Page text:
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Sameer Goyal (as)     18 August 2021

Breach of confidentiality and privacy by doctor

Hello Experts,

Around 5-6 years ago I had taken treatment related to problems of depression, anxiety, and high cholesterol from a local doctor. Recently my father was admitted to the same doctor for COVID but the doctor didn't give any treatment as per protocols and referred my father too late to a higher-level institution due to which my father lost his life.

Due to all this, I have lodged a complaint with CMO and the medical council for medical negligence. The doctor tried hard to pressurize me to take complaints back and even asked me for compensation. But I never wanted money however I only wanted him to admit his mistake publicly. Recently during one of the inquiry sessions with the CMO, he submitted in writing that I was a patient with depression and anxiety and he was treating me earlier. I don't know his intentions to submit this information nor I gave consent to disclose this information. 

So I wanted to ask all experts if you can please help me on below:

1. Isn't it a violation of "THE MENTAL HEALTHCARE ACT, 2017" and isn't it against medical ethics to disclose my health condition without my consent?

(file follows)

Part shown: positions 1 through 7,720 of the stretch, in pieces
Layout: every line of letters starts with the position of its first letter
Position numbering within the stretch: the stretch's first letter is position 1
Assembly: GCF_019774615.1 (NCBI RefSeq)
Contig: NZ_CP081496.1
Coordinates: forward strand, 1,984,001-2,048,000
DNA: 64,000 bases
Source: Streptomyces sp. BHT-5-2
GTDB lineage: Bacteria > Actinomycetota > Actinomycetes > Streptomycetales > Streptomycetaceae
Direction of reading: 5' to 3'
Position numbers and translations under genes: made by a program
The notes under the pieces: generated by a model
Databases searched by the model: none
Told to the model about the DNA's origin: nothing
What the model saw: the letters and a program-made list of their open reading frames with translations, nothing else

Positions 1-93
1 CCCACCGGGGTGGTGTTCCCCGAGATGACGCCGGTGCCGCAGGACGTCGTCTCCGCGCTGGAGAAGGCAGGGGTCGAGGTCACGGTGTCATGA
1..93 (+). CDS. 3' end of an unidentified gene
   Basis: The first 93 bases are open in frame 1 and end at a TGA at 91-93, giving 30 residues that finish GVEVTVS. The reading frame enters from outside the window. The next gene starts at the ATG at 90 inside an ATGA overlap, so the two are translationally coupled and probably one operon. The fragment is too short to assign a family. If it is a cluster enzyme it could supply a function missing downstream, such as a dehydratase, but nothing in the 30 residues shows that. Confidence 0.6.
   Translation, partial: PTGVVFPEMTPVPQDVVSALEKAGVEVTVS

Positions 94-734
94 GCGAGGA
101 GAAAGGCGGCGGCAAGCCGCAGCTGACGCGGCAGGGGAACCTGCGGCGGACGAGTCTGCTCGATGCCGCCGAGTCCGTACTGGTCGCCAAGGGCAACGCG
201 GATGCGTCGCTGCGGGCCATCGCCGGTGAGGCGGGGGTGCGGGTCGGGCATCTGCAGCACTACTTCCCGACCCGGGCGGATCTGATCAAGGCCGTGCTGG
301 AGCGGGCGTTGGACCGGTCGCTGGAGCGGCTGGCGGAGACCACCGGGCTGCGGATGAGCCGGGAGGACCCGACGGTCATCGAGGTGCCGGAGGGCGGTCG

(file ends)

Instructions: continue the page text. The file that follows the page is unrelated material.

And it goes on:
2. Is there any impact on complaints lodged by me if I had/suffering from depression/anxiety? 

This case pertains to the state of Punjab.

 

Thanks for any support and advice.

 



 1 Replies

Kevin Moses Paul   18 August 2021

As medical issues can be very private, patients are usually advised to avoid telling doctors certain details, if the patient believes that the information could be disclosed. Basically, the confidentiality rules are established to diminish that fear so that the doctor can be armed with all necessary information to provide complete, effective and appropriate treatment.

Doctor-patient confidentiality rules vary in each state, where in most states, the rules apply to relationships involving physicians and psychotherapists and not to a dentist, optometrists, or pharmacist.

Therefore, it is just to say that the rules of confidentiality simply means that all communications between a patient and a physician are privileged as long as they occur during the course of a professional relationship, they are intended to be confidential, and no third party is present.

And hence, a doctor may not disclose the information to anyone without the patient's permission.

So, in case the information disclosed by your psychiatrist to your friend is crucial and should have been confidential, you can proceed to sue the doctor in a civil court for "Breach of Doctor-Patient Confidentiality".

Hope It Helps!

Regards
Kevin M. Paul
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